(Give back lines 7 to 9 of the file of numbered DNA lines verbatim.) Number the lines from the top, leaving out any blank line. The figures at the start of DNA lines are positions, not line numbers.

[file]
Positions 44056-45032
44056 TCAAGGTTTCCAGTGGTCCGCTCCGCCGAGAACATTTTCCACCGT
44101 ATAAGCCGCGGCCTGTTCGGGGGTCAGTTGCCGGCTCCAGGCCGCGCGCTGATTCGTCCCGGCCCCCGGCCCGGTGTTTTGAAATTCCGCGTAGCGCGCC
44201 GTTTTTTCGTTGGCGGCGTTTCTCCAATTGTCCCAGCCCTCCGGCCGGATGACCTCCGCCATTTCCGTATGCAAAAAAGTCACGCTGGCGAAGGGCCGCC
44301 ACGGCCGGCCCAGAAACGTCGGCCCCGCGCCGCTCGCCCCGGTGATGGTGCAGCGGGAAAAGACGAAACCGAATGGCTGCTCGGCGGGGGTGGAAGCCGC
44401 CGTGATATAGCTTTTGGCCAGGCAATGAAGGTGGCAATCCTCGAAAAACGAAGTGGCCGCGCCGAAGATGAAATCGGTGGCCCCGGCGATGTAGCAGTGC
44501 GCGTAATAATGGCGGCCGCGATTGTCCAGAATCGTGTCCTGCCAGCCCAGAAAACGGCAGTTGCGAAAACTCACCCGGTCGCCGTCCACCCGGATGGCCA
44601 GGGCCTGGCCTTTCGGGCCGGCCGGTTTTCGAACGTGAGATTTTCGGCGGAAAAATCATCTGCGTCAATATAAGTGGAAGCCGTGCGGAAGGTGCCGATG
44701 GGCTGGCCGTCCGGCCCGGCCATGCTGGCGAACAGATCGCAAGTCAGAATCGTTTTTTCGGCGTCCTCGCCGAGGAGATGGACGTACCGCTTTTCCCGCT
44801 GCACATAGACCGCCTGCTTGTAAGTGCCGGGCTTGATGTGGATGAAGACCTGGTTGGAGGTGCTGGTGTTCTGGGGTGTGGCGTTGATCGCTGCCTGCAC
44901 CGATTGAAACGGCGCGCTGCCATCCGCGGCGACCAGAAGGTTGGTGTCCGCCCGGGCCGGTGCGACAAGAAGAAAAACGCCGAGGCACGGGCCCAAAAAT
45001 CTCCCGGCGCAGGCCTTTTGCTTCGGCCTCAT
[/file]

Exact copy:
44501 GCGTAATAATGGCGGCCGCGATTGTCCAGAATCGTGTCCTGCCAGCCCAGAAAACGGCAGTTGCGAAAACTCACCCGGTCGCCGTCCACCCGGATGGCCA
44601 GGGCCTGGCCTTTCGGGCCGGCCGGTTTTCGAACGTGAGATTTTCGGCGGAAAAATCATCTGCGTCAATATAAGTGGAAGCCGTGCGGAAGGTGCCGATG
44701 GGCTGGCCGTCCGGCCCGGCCATGCTGGCGAACAGATCGCAAGTCAGAATCGTTTTTTCGGCGTCCTCGCCGAGGAGATGGACGTACCGCTTTTCCCGCT